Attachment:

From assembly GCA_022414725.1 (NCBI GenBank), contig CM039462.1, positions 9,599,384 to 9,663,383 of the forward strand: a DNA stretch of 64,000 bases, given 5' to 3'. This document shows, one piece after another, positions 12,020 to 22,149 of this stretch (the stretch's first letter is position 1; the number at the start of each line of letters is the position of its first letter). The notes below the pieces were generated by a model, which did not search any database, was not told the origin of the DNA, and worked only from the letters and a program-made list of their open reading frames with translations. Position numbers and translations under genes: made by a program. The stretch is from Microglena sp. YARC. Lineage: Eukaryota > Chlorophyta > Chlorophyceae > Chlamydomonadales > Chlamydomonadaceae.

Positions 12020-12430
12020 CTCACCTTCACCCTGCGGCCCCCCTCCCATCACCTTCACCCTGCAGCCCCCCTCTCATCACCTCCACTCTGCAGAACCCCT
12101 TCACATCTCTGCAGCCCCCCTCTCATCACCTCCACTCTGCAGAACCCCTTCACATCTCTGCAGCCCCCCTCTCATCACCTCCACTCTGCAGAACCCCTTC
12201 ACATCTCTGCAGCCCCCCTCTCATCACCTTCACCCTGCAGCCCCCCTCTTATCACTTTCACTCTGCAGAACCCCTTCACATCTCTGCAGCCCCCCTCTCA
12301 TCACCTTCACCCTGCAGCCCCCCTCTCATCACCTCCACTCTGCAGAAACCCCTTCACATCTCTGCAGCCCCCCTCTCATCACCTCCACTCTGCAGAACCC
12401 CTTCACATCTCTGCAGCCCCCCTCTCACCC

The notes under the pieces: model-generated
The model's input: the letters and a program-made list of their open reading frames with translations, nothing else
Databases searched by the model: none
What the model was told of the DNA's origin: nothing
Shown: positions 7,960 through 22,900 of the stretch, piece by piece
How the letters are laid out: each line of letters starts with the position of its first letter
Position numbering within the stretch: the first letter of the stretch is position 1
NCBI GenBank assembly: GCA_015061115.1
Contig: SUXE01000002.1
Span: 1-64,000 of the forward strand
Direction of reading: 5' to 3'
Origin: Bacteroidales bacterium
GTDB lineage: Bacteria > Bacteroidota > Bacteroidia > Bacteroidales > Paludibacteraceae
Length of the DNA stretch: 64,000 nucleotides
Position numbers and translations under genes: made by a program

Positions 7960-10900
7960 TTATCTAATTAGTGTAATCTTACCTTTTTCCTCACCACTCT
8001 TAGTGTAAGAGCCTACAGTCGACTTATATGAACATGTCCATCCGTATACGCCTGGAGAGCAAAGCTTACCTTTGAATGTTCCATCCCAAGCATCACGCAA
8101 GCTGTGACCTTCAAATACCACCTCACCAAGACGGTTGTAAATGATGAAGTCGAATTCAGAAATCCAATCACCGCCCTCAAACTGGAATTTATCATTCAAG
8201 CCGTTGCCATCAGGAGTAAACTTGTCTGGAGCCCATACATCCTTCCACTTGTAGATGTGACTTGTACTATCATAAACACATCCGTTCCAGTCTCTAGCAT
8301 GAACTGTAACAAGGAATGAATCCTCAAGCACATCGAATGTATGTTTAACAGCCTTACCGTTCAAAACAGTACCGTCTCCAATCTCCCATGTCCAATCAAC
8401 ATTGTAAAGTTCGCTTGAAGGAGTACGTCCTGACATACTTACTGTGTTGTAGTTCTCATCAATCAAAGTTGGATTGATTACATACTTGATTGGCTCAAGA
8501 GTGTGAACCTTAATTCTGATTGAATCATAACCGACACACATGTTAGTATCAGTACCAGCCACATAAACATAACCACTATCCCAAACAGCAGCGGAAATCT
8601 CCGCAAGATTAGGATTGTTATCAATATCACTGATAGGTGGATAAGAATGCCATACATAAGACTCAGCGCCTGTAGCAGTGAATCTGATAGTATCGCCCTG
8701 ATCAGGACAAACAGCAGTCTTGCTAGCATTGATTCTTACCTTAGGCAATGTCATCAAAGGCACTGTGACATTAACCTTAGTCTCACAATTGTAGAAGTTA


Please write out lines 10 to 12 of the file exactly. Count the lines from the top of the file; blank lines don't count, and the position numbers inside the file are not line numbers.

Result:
Databases searched by the model: none
What the model was told of the DNA's origin: nothing
Shown: positions 7,960 through 22,900 of the stretch, piece by piece